By Bryan Boggiano
The city commission paved the way for more relaxed parking rules for certain vehicles.
At the Feb. 16 meeting, the city commission approved two pilot programs, one for commercial vehicles the other for recreational vehicles allowing businesses and residents more parking flexibility.
The commission previously approved the programs on the first reading on Feb. 2.
The pilot program for recreational vehicles will allow residents to park them on a paved driveway at their homes from 6 a.m. on Fridays until 9 p.m. on Sundays.
If Monday falls on a Federal holiday, residents can leave them parked until 9 p.m.
Before the commission’s vote, residents could not park recreational vehicles next to or on their property between 9 p.m. and 6 a.m. from Mondays through Saturday; however, Sundays were forbidden.
For the second pilot program, businesses in plazas can park commercial vehicles in front of their companies at 9.m. or after the last business closes, whichever is earlier.
Before the commission’s vote, businesses had to park their commercial vehicles in the building’s rear until 9 p.m., or after the last business closes, whichever was later.
According to city documents, the regulations have existed since the city was founded in 1963.
For some businesses, especially those near restaurants or bars, the earliest they could park their vehicles in front of their businesses was after midnight, according to Julie Krolak, director of developmental services.
Changes to the regulations come as residents and business owners reported vehicle break-ins or complained about the code. The commission discussed the matters at their Oct. 6 and Oct. 27 workshop meetings.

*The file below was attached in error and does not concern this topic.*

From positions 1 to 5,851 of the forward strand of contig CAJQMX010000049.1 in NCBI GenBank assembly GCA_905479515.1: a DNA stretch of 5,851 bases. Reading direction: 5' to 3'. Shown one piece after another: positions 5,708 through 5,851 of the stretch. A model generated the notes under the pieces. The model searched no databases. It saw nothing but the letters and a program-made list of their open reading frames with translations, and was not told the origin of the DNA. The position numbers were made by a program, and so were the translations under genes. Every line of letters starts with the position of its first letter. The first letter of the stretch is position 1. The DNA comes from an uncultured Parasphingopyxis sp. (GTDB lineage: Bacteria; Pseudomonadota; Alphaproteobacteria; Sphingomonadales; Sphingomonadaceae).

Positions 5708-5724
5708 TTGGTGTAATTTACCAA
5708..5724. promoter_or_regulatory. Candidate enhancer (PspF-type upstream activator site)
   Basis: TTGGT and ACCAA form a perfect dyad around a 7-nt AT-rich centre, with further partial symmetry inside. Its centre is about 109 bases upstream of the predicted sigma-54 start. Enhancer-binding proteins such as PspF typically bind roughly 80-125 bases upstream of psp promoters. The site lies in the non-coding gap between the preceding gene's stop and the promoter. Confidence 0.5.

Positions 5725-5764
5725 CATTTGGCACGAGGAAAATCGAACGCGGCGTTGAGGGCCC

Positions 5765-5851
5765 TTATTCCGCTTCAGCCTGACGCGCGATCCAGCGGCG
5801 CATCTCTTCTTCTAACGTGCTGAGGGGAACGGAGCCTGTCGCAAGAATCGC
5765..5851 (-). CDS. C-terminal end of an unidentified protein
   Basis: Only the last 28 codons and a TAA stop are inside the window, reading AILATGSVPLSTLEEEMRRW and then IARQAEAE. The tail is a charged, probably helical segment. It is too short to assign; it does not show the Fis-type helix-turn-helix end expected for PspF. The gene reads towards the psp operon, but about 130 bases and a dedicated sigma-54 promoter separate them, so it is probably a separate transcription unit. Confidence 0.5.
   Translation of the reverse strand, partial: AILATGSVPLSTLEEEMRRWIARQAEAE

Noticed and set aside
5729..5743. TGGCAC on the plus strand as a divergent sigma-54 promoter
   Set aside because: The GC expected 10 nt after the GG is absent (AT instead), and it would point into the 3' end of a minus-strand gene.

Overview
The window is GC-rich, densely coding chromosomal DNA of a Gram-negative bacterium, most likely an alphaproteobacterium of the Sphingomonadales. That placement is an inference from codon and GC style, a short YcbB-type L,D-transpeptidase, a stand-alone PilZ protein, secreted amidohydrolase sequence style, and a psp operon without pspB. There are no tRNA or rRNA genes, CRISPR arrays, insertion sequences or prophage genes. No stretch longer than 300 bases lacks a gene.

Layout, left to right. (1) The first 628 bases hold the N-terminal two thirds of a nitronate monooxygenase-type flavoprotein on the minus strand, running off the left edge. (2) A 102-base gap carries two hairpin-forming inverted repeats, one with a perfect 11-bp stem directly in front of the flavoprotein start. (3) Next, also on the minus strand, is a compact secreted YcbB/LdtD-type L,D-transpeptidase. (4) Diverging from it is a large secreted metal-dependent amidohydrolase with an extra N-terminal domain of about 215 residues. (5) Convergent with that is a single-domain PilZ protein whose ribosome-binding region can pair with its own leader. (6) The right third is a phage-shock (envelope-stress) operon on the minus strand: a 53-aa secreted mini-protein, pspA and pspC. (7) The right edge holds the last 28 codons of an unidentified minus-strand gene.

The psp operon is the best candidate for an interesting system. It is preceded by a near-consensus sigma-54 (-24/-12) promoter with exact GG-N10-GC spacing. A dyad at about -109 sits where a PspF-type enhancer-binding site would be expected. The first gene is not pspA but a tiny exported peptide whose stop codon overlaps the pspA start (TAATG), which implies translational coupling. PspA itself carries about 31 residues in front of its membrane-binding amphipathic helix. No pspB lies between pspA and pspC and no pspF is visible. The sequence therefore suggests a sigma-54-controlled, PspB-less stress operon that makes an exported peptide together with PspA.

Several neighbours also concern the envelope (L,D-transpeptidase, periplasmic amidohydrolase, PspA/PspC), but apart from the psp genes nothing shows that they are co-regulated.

To maintain city aesthetics, Coral Springs enacted the original ordinance defining recreational vehicles as truck campers, travel trailers, camper trailers, private motor coaches, boats, boat trailers, ultralight aircraft, airboats, motorhomes, and park trailers.
City staff did not recommend changes; however, they did recommend a one-year pilot program to be closely monitored while code enforcement evaluates compliance.
While the commission welcomed the changes, they expressed cautious optimism about the program. Commissioner Shawn Cerra supported the programs and urged city staff to ensure that residents and businesses do not abuse them.
“This is about an opportunity for those who have recreational vehicles to do the right thing to be respectful, but if they don’t, then the city is gonna have to hold them accountable,” Commissioner Cerra said.
Commissioner Nancy Metayer moved to approve the programs, which Vice Mayor Simmons seconded. The commission voted unanimously in favor.
The pilot programs run through Feb. 16, 2023.
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- A University of Florida journalism graduate, Bryan is pursuing his masters in geosciences at Florida International University. He has a strong interest in weather, entertainment, and journalism.
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